Murals Discovered in México Will Help Study of Teotihuacán Culture

By Dialogo
June 15, 2009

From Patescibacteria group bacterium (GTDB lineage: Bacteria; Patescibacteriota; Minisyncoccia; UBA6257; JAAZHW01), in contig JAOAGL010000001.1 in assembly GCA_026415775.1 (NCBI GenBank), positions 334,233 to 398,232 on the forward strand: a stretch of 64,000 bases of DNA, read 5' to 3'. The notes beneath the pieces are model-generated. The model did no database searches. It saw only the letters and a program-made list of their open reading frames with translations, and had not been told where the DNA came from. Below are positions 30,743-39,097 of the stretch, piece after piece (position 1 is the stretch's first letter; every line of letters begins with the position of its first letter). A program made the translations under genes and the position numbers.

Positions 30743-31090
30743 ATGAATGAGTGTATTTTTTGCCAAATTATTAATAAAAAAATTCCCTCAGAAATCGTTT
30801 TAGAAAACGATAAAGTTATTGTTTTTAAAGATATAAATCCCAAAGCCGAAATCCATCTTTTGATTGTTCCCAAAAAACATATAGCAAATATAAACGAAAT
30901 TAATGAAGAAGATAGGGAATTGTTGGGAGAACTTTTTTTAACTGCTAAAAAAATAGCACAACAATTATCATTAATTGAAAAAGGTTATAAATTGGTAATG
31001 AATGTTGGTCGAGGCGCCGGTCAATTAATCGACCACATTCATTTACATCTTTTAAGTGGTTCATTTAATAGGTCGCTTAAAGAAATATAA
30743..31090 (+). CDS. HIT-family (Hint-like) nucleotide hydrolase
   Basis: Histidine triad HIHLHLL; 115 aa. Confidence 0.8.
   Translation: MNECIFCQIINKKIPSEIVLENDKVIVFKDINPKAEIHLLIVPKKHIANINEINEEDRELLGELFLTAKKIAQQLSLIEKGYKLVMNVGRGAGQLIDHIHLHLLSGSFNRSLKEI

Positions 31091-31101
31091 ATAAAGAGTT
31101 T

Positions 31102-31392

MEXICO, June 11, 2009 (AFP) – Four cave murals dating from the classical period (200-650 A.D.) were discovered in the Mexican state of Querétaro, and could be useful in the study of the Teotihuacán civilization, which mysteriously disappeared before the year 650, the Institute of History and Anthropology (INAH) reported Thursday. During their excavations in March and April 2009 a group of Mexican anthropologists discovered “a set of architecture characterized by polychromatic murals in the Teotihuacan style," the institution said. The site is “decorated with polychromatic murals in the Teotihuacan style, which would confirm the hypothesis of a close relationship between the inhabitants of El Rosario (Querétaro, center) and the metropolis in central Mexico,” he added. The murals are painted mainly in black, yellow, red, blue, green, aquamarine, and white. "Representations of curved obsidian knives and bleeding hearts stand out among the iconographic elements,” he said. Even though the site’s research is in progress, the anthropologists estimate that it was “founded by Teotihuacan groups since, probably, the first years of the rise of the metropolis." Teotihuacán, a civilization that developed between the years 1 and 650 A.D., reached a population of 85,000 people and extended over 3,500 hectares in the high plain located in the center of the country before it mysteriously disappeared. Teotihuacán’s pyramids, or "The City of the Gods," are located 50 km north of the Mexican capital, and constitute one of the country’s main tourist attractions.
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